Vishnu is my favorite god, I think he is the best representation of the type of god that sustains the universe out of all the mythologies and religions. Vishnu has light blue skin like clouds, and is eternal powerful; he works in unison with Shiva to maintain the universe. Vishnu lives in Vaikuntha, the realm of eternal bliss and happiness and the resting place for the souls who have attained Moksha, or liberation from Samsara. His abode lies beyond space, time, and the material universe, immeasurable and infinite. He sits on Ananta Shesha, his snake with a thousand heads in an ocean of milk, the Ksheera Sagara. He has ten avatars, or incarnations including Krishna and Rama. His purpose is to rejuvinate Dharma and give the universe sustenance. But he is popularly known as the one to grant Moksha, or release from the material world.
Vishnu is a self-born deity. This again promotes the universe as an infinite expansion-regression system, with neither end nor beginning, which I find fascinating. This coincides with the Jain believe that the universe is infinite and has always been. It also has interesting similarities with Satya, the idea of truth, in that it is immeasurable, immutable, all-pervading, and absolute.
The Rig Vedic texts, one of the oldest existing documents, refer to Vishnu as the sun. Religion is essentially the same in that it is different forms of sun worship. Because if you really stop to think about it, the sun is the source of life for this planet. I think without it, it wouldn’t take long for everything on earth to die. Maybe it would take less than a week.
Vishnu’s ideological figure evolved over time into the consort of Lakshmi, Lord Narayana, Purusha Sooktham, Vishnu Purana, and was made more distinct from Shiva, Brahman, and Surya (the sun god, who sun salutations are devoted to). Hanuman is often seen with Vishnu, in temples dedicated to Rama, Krishna, and Narasimha. Shiva and Vishnu have joined forms in one story, kind of like fusion in Dragonball Z, to form Harihara. Many of the more advanced philosophical Hindu teachers consider the both gods to be different aspects of the supreme being.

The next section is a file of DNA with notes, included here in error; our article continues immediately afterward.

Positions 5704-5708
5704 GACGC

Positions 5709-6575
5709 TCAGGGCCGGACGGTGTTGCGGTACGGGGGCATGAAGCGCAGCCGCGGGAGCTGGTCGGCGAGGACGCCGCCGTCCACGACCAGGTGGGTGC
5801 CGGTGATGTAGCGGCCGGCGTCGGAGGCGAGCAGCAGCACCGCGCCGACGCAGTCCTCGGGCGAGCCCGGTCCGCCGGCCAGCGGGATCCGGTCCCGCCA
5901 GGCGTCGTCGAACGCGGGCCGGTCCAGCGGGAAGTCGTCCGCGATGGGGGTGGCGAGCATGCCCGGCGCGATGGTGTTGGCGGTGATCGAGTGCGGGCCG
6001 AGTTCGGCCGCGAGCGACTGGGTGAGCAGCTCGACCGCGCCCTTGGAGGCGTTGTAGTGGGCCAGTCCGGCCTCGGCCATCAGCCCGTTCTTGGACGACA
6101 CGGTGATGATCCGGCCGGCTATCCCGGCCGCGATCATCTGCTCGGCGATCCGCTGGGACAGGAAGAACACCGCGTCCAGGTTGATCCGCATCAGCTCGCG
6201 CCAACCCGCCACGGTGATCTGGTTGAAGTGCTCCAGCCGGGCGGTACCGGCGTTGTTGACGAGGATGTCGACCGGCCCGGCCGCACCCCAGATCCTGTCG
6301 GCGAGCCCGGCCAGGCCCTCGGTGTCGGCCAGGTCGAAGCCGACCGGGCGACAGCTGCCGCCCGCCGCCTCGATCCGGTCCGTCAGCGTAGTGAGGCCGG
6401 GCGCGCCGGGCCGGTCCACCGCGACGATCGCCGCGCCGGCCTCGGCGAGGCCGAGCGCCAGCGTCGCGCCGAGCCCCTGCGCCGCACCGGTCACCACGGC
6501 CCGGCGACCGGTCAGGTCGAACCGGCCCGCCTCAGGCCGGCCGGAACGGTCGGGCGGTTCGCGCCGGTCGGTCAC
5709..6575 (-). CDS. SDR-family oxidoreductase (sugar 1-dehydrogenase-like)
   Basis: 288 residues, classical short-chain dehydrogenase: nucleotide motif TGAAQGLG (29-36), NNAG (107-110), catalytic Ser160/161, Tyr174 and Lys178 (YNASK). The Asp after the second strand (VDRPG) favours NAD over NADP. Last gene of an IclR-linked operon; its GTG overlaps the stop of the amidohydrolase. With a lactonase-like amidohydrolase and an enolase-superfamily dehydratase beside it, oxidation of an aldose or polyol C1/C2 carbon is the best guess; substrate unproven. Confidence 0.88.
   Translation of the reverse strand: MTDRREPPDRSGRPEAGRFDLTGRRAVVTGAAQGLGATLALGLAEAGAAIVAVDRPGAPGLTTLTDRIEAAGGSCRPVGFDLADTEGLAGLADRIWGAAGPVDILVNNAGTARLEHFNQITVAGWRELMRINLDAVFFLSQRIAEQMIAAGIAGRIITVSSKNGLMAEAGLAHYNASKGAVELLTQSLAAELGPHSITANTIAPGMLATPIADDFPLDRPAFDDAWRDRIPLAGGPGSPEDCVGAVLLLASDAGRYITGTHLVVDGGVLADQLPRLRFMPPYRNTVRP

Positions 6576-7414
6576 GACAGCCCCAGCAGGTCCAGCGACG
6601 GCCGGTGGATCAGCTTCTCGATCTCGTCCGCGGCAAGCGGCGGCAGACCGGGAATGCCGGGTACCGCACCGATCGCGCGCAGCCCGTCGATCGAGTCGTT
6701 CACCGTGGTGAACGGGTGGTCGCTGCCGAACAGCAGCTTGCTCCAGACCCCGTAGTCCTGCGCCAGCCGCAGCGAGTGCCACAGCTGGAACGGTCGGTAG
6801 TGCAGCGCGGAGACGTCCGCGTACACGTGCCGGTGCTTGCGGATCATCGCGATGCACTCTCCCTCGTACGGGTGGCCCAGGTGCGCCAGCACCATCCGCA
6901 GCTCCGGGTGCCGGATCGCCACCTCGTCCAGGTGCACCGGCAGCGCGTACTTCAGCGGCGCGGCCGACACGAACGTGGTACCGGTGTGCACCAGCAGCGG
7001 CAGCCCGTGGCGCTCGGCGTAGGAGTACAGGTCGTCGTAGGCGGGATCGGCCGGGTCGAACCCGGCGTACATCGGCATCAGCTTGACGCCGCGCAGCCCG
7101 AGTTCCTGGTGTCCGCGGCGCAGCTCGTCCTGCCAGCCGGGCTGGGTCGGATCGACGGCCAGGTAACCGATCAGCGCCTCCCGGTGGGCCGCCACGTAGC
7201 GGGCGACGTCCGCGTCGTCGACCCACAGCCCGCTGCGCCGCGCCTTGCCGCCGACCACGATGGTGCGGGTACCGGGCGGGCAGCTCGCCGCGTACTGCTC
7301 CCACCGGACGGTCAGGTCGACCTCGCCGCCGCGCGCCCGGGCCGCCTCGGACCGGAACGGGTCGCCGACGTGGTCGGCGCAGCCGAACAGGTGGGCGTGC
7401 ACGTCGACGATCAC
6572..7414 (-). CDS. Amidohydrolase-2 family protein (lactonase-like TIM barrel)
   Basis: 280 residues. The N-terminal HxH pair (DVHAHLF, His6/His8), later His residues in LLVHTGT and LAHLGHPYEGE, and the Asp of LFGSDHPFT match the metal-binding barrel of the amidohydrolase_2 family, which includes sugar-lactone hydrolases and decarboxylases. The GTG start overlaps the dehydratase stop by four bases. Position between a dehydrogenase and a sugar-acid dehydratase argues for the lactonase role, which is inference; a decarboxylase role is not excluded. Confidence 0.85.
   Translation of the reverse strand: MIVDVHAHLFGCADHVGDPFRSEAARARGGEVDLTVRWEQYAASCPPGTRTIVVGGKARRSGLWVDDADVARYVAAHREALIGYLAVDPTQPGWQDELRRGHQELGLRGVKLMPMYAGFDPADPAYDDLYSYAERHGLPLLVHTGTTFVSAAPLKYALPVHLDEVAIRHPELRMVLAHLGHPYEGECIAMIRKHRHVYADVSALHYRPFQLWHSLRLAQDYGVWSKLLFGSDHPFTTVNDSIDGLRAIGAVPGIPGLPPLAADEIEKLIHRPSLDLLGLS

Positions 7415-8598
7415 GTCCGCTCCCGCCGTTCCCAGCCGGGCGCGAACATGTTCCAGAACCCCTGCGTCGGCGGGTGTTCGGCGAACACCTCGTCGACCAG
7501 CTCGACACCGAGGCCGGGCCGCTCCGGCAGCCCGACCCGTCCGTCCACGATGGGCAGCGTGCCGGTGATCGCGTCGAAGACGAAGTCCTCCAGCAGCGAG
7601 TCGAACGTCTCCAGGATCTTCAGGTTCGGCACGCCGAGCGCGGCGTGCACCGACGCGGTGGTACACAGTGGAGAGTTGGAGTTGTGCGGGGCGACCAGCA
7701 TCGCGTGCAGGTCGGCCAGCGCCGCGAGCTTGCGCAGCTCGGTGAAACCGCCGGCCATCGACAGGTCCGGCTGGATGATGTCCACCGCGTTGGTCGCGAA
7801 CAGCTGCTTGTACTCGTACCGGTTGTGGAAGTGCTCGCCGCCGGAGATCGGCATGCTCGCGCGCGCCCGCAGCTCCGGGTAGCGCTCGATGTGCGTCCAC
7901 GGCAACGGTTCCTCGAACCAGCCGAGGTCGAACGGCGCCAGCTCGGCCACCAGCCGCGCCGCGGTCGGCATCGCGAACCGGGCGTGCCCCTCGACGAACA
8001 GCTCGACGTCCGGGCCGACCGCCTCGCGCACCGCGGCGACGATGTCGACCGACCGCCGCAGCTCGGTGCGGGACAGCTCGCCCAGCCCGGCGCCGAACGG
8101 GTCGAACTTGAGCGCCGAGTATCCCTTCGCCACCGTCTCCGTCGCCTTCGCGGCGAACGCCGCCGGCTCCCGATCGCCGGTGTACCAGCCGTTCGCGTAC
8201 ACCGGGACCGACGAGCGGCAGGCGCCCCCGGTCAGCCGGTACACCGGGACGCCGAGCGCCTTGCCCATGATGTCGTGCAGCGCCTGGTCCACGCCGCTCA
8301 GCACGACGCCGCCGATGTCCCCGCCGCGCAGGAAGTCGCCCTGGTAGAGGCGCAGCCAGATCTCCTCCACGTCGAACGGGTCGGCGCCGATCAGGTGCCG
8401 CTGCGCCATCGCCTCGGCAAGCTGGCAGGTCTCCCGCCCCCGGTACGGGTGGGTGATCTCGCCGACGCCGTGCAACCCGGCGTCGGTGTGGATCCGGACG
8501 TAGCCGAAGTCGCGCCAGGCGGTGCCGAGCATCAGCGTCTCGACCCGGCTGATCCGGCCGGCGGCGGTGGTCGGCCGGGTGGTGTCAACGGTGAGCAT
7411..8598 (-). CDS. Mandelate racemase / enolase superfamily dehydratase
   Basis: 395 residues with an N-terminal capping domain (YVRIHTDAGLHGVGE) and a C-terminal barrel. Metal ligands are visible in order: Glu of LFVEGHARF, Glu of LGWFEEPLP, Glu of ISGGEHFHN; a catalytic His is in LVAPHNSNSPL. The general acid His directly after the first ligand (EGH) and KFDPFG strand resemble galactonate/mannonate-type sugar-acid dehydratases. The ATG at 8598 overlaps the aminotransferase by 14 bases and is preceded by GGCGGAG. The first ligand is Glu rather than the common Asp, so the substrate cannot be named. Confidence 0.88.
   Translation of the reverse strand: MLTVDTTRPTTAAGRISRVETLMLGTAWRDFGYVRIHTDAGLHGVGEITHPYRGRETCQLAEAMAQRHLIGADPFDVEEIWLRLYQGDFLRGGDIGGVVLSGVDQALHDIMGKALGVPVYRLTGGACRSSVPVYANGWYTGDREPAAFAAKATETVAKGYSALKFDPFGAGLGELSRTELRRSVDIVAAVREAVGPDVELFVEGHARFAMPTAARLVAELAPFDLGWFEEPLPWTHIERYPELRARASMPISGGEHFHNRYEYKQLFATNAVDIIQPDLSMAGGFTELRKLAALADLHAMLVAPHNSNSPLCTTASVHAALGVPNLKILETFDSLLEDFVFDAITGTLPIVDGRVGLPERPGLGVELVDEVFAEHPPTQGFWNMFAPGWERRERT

Vishnu is a popular god of Buddhism, especially in Sri Lanka, where many shrines are dedicated to him as the protector of Buddhism. He has 10 incarnations, a few notable ones that have associations with yoga poses are: Matsya (Matsyandrasana), Kurma (Kurmasana). He is also Krishna, Rama, and the Buddha. He returns to the universe to kick-ass and destroy demons as Rama, or to eradicate suffering as the Buddha, or to restore balance by saving the world from King Bali. Vishnu has too many names to count.
Vishnu, like many other Hindu gods, has many arms to represent his ability to work simultaneously, his supreme power and existence not bound by space or time. he holds a conch, a chakra, a mace, and a lotus flower in four of his hands when he is depicted, representing the universe, enlightenment, strength and eradication of demons, and divine perfection as an individual unfolds. His flying mount, the eagle garuda, represents the soul and the divine truth of the Vedas.
His godly powers are omniscience, sovereignty, manipulation of energy, strength, vigor, splendor, generosity, and compassion. A lot of these qualities are shown through Krishna, which is probably the most popular form of Vishnu. In AUM, he is the “u” and the vowel sound that rings deeply like ooooo. He sustains and creates.
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